Isotope ratio measurements
Stable isotope studies are performed in humans as adults or newborn infants and laboratory animal models such as rats and mice. In a number of situations 13C enrichment is measured in breath CO2. In the majority of cases compound specific analysis is needed in metabolites in plasma. The metabolites involved are present in plasma in a large range of concentrations. Glucose and cholesterol are at the level of 3 – 5 mmol/l or higher, triglyceride fatty acids at the level of the high umolar / low mmolar range, bile acids at the low umolar range, i.e. 1 – 4 umol/l in healthy adult subjects. Dynamic measurement normally involves repetitive sampling of blood in order to determine time dependence. The amount of available blood becomes limiting in newborn infants, rat and mice. This creates high demands on the analytical methodology. Downscaling of the detection limits is necessary. This can be approached by adjustments in the sample preparation procedure to obtain higher recovery rates and smaller end volumes or otherwise by choice of instrumentation. The other demand is created by the amount and type of label to be administered. In this respect it is of importance whether or not a loading test is necessary and whether or not a continuous infusion must be a applied. Also the type of labeled substrate plays an important role. Highly enriched, synthetic substrates are often expensive but can be administered in relatively low dosages. Substrates as natural corn starch products are only available at the low enrichment of about 0.02 at% per C-atom. In this case a large loading dose of the labeled product is required.
Regular analytical techniques used today for compound specific isotope analysis are continuous flow isotope ratio mass spectrometry (CF/IRMS) and gas chromatography mass spectrometry (GC/MS).
Continuous flow isotope ratio mass spectrometry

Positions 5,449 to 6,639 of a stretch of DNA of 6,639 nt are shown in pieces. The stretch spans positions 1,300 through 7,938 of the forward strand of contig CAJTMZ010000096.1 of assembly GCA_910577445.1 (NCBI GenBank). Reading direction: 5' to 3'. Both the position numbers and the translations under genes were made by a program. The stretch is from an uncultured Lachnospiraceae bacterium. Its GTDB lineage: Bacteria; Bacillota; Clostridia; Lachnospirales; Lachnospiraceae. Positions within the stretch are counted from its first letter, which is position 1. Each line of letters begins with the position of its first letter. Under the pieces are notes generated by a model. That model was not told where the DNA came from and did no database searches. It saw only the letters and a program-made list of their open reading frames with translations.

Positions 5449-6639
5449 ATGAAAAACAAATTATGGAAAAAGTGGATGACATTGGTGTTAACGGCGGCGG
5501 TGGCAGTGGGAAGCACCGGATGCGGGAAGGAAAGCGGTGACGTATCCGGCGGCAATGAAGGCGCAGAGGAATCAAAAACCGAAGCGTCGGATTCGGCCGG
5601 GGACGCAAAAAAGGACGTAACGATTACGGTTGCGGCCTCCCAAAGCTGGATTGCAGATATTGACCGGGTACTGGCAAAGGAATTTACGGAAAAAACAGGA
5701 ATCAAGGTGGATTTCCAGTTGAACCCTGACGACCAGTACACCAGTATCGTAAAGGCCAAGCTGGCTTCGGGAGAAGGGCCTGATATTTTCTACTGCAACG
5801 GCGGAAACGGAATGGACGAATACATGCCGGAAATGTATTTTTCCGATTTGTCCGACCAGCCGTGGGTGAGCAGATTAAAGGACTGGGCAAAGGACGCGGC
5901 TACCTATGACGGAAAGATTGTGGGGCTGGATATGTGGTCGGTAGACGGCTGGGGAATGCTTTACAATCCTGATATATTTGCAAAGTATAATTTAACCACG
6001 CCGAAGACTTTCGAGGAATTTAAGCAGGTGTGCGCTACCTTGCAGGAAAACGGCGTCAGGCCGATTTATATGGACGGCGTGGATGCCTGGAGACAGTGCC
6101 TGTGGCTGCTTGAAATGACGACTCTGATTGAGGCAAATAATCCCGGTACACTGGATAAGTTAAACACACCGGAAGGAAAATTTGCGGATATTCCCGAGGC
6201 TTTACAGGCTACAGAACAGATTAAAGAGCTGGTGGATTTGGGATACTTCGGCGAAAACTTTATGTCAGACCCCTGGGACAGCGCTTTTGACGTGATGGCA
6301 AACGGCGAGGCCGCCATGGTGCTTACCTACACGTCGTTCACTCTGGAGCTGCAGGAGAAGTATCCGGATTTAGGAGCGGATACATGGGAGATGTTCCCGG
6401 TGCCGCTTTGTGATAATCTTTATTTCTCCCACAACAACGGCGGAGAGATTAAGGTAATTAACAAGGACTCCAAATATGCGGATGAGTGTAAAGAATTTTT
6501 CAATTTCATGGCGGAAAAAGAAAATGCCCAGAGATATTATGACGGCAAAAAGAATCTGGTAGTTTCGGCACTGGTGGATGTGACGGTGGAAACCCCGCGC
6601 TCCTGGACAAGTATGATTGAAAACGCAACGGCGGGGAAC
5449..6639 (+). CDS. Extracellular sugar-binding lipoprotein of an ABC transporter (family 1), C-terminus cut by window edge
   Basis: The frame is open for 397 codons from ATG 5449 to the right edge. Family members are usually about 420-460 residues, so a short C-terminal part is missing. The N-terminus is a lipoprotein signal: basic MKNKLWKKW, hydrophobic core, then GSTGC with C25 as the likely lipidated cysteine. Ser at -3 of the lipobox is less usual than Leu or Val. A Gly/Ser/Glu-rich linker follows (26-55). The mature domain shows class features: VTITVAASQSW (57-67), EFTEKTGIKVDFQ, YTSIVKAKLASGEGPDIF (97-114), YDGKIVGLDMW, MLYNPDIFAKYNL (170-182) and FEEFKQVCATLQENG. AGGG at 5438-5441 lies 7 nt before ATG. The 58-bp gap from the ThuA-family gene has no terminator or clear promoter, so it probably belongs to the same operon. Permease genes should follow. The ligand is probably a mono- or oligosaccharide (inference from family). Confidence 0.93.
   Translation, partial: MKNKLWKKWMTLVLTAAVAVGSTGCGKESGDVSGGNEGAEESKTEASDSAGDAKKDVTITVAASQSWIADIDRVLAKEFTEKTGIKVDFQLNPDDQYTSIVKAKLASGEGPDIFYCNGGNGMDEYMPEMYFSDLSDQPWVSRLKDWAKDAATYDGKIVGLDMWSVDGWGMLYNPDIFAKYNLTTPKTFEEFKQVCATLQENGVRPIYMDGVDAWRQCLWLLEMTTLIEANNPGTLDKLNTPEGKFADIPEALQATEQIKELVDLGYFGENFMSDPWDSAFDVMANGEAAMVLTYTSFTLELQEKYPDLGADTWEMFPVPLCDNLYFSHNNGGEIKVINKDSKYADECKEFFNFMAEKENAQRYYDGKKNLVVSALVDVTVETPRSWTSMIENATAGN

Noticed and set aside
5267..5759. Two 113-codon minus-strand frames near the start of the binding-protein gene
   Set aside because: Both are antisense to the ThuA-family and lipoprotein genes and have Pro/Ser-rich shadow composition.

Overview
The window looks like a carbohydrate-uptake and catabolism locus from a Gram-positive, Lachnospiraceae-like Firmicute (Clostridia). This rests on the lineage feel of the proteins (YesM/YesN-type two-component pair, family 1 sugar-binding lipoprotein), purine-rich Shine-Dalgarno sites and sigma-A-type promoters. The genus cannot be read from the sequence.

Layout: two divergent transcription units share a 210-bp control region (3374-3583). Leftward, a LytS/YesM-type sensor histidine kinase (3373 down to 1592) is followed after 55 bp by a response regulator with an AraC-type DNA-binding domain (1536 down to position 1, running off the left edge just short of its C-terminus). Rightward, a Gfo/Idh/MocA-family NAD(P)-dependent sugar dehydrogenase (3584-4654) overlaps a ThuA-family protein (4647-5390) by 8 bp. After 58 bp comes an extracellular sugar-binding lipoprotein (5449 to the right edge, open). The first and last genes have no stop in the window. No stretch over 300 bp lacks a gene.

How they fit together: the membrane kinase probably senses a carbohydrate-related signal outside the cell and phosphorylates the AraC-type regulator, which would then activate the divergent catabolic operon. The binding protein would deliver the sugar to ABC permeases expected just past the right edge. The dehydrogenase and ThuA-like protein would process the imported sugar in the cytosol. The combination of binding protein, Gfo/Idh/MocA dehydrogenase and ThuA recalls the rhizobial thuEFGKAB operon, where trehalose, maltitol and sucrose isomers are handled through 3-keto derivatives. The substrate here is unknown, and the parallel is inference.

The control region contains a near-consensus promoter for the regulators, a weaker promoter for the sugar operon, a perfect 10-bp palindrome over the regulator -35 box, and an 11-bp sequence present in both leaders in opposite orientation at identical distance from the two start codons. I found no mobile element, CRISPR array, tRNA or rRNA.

CF/IRMS is used in the stand alone mode for analysis of 13C-abundance in breath CO2 or for compound specific analysis in suitable metabolites by selective conversion to CO2 in the biological matrix. The latter is exemplified by the measurement of the 13C-abundance of plasma urea. For this purpose urea in plasma is converted to CO2 in an exetainer tube using urease enzyme. The head space is sampled and automatically analyzed with CF/IRMS. Normally, compound specific isotope analysis in biological matrices at low enrichment level is determined using gas chromatography (GC) interfaced to isotope ratio mass spectrometry using a reactor interface. In case of 13C abundance measurements organic compounds are combusted on-line to CO2 and water applying a capillary combustion furnace (GC/C/IRMS). Extension of the system with a reduction furnace, nitrogen containing compounds like amino acids can be subjected to 15N/14N isotope ratio measurements. Deuterium enrichment in metabolites can be determined using a pyrolyis interface (GC/Pyrolysis/IRMS) converting the metabolite to carbon monoxide and hydrogen. On-line transfer of produced hydrogen into the IRMS allows measurement of 2H/1H isotope ratio’s. The on-line techniques coupled to IRMS permits measurement of low enrichment levels, but require relatively large amount of metabolite in order to assure adequate accuracy. The demand for the required amount of metabolite is determined by the number of isotope atoms in the molecule and the natural isotope abundance of the heavy isotope. Carbon is prominently present in organic molecules and the 13C natural abundance is near 1.1 at%. This supports a sensitive method in terms of the required amount of material. Roughly spoken 10 ng organic compound is the lower limit for accurate 13C determination. Hydrogen is also prominently present but the natural abundance of 0.015 at% is very low. The minimally required amount of organic metabolite is around 100 ng. The natural abundance of 15N is intermediate (0.34 at%) but normal only one or maximally 2 nitrogen atoms are present in an organic molecules like amino acids. Therefore at least 100 ng organic substance is needed for accurate 15N measurements. GC/C/IRMS and GC/pyrolysis/IRMS normally require derivatization , which leads to isotope fractionation and dilution of the enrichment. A disadvantage of the technique is that the instrumentation must be adapted for the isotope to be measured by changing the reaction furnace. A new development is the recent introduction of commercial instrumentation for LC/C/IRMS enabling 13C isotope abundance measurements of metabolites after separation on high pressure liquid chromatography (HPLC). So far only combustion and 13C-analysis can be performed.